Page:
Superior Spider-Man #1: The New Peter Parker
While I am very proud of myself that I called this, I must also state that Marvel’s tactics with Spider-Man are once again lacking in the respect the character deserves. What am I talking about? Today marks the debut of Superior Spider-Man, the reboot of the web-head but minus the Amazing before his name and, of course, his normal mental state. In the much-ballyhooed and talked about Amazing Spider-Man #700, Otto Octavius switched his mind with Peter Parker’s, determined to thwart death by living in the body of his greatest enemy. Good trick, except Peter bested his old nemesis by unloading a lifetime worth of memories into Octavius, forcing a personality change on the old criminal. Instead of being an evil Spider-Man, Octavius will be a kind-of-good but all around "Superior" one.
Superior Spider-Man #1 picks up just after that. Otto, relishing in the fact that the real Peter Parker is dead, carries on trying to assimilate himself into Peter’s life. His first call is to stop the new Sinister Six, who are concocting a plan that means absolutely nothing to the issue, it’s just a way to get Superior Spider-Man into action. During their first confrontation, when things get a bit too hairy for the new Spidey, he retreats, announcing he has no desire to get hurt fighting the bad guys. However, just as he’s pulling away, and just as rocket is about to explode and kill a cop, Spider-Man turns around and saves him. What trickery is this? Even Otto Octavius has no idea why he did that.
But we do, don’t we?
The rest of Superior Spider-Man #1 means very little other than to introduce Spider-Man acting like a pompous jerk, and to show Peter Parker make his friends bristle with his new arrogance and curt nature. The Sinister Six are just a means to an end, a way for writer Dan Slott to unveil the back-page TAA-DAA moment in issue #1. In the end, Otto is just about to beat one of the Six to death when, suddenly, he stops. Like the earlier rescue of the police officer, Otto is confused as to why he stopped just short of killing the Sinister Six member. Can you guess why? If you read my prediction in past reviews, you’ll know, if not, I’m sure you can figure it out.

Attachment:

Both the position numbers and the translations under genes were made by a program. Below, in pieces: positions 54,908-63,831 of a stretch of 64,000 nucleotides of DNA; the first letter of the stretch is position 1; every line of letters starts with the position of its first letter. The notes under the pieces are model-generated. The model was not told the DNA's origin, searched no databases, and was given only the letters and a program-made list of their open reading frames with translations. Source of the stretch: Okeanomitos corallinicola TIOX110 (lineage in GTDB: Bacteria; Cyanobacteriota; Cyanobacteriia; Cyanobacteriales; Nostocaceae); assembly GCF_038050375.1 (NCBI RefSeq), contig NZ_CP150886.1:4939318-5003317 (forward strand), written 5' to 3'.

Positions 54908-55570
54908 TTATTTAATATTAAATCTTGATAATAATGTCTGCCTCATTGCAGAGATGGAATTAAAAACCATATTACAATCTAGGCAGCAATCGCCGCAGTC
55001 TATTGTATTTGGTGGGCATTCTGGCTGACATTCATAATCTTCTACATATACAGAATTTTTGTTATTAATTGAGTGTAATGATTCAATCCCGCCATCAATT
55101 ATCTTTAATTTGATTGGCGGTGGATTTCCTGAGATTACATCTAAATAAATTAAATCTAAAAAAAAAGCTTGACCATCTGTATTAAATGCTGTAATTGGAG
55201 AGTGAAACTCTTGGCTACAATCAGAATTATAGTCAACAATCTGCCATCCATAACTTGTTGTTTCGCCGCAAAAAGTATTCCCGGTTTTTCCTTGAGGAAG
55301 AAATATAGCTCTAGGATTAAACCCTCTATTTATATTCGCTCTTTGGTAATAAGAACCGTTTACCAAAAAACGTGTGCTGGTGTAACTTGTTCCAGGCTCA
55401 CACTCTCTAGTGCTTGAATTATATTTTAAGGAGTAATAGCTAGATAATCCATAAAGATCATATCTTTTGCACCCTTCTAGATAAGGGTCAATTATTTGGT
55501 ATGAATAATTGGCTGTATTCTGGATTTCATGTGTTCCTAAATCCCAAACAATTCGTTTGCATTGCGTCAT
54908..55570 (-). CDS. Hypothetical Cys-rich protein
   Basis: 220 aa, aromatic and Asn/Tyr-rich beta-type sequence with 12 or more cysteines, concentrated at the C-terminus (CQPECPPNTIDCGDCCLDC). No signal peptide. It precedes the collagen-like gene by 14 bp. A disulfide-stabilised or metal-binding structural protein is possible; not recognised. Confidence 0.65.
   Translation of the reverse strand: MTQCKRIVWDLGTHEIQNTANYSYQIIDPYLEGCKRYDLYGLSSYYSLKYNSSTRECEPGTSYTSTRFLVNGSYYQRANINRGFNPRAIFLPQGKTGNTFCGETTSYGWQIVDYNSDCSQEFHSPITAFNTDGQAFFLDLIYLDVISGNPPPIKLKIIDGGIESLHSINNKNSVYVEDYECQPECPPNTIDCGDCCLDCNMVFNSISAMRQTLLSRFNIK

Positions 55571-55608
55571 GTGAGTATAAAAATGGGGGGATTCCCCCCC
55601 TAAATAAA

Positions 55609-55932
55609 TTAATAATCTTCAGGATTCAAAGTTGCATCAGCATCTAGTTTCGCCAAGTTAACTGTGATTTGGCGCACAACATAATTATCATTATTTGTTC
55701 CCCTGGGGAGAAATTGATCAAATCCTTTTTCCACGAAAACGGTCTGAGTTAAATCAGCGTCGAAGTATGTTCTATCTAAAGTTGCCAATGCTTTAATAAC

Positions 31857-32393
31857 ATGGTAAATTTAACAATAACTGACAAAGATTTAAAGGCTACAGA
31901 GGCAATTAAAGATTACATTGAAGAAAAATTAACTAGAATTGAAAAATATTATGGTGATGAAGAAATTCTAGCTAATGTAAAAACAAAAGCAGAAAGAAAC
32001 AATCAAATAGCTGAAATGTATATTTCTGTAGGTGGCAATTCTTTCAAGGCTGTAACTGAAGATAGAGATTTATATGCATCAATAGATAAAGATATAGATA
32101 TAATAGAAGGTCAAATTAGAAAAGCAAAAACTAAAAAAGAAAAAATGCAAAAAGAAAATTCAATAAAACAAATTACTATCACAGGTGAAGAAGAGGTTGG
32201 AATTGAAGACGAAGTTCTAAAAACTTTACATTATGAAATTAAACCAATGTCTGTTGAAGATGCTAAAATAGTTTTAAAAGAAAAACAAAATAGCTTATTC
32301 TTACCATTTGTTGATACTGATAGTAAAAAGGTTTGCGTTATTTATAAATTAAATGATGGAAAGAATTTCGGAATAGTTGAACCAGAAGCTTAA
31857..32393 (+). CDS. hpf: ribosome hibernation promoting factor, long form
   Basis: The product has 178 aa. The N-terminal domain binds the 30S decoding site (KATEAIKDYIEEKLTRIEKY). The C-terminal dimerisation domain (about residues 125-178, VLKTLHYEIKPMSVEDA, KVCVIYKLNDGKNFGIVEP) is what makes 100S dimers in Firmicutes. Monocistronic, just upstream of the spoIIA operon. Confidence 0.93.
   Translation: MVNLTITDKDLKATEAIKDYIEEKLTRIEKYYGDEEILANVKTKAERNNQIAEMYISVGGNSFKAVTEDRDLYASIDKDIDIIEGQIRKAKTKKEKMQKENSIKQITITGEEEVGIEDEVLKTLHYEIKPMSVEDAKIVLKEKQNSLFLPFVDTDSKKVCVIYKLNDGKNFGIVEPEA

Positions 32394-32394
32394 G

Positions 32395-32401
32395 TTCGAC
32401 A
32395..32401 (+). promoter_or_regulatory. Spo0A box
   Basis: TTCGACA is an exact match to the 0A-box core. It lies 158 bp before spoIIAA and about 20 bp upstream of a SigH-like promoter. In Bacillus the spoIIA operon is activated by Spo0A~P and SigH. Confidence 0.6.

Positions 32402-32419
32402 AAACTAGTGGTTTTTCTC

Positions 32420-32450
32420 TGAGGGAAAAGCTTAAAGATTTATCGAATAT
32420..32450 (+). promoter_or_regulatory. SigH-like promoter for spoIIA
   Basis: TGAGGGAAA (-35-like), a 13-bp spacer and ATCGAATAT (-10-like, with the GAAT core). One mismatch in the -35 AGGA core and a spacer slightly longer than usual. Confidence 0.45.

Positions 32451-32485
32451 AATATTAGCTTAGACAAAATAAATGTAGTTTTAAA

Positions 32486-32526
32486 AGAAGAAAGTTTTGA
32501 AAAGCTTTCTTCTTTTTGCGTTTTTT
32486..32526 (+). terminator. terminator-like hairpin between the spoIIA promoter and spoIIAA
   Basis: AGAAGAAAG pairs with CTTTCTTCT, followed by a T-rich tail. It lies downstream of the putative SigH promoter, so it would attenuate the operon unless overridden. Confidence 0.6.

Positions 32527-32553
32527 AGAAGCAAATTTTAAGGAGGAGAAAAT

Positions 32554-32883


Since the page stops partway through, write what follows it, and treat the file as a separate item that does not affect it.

Beware, spoilers ahead.
It turns out, GASP, that Peter Parker’s consciousness is locked inside his brain with Otto. Yep, Peter’s kicking around his own brain and he’s helping to stop Otto from wreaking havoc as Spider-Man. Conveniently, Otto can’t hear Peter in his head, but can feel him enough to allow Peter a certain sway over his actions without even knowing it. The end of Superior Spider-Man #1 reveals Peter Parker, looking more like ghost Obi-Wan Kenobi, stating that he will find a way back into controlling his own mind. After all the falderal, all the cooing and primping and all the “end of an era” rhetoric, Peter Parker is back in one issue. To quote Johnny Rotten: “Ever feel like you’ve been cheated?”
Dan Slott is not to blame here. His writing, as always, is first rate and a lot of fun to read. The blame for this travesty lays squarely at Marvel’s feet. The speed by which Peter Parker returns shows clearly that this whole idea began as just another story arc in Slott’s run. Then, when the big wigs heard about it, they figured out a cheap ploy to fold it into the exhaustively boring “Marvel NOW” idea and get a bit of easy publicity out of it. In short, like they always do, Marvel prostituted one of their greatest characters to try and shill another of their lame products. I don’t know why the management of Marvel hate Spider-Man, but they obviously do.
Left to its own devices, this would have been a killer story arc. A really neat pickle Peter Parker became involved in, one that gives no easy outs. Slott’s script is wonderful, the action is high and the reveal done very well. The lack of excitement in the issue is because it all happens too fast after the build up. Superior Spider-Man fails because it’s not enough of a resolve to have carried all the crap Marvel heaped onto it. We went from the possibility of really clinging to each issue to see how Peter saves himself, to knowing he would be back because they’d never kill Peter Parker forever. Way to shoot the tires out of your own car, Marvel.
The art for Superior Spider-Man is handled by Ryan Stegman, whose style is so close to Humberto Ramos that it makes you more miss Ramos than champion Stegman. Nothing is inherently wrong with the pencils, I’m just unsure why Marvel would stick Slott with a Ramos clone as opposed to just getting him Ramos. Even if I loved the story, I’d still think the art is an average copy of a superior artist.
"Superior Spider-Man," the idea, had no chance to become great because of Superior Spider-Man the Marvel hoopla game.
(3 story, 2 art – though the story grade would have been higher if this had been left alone to be part of Slott’s ongoing work)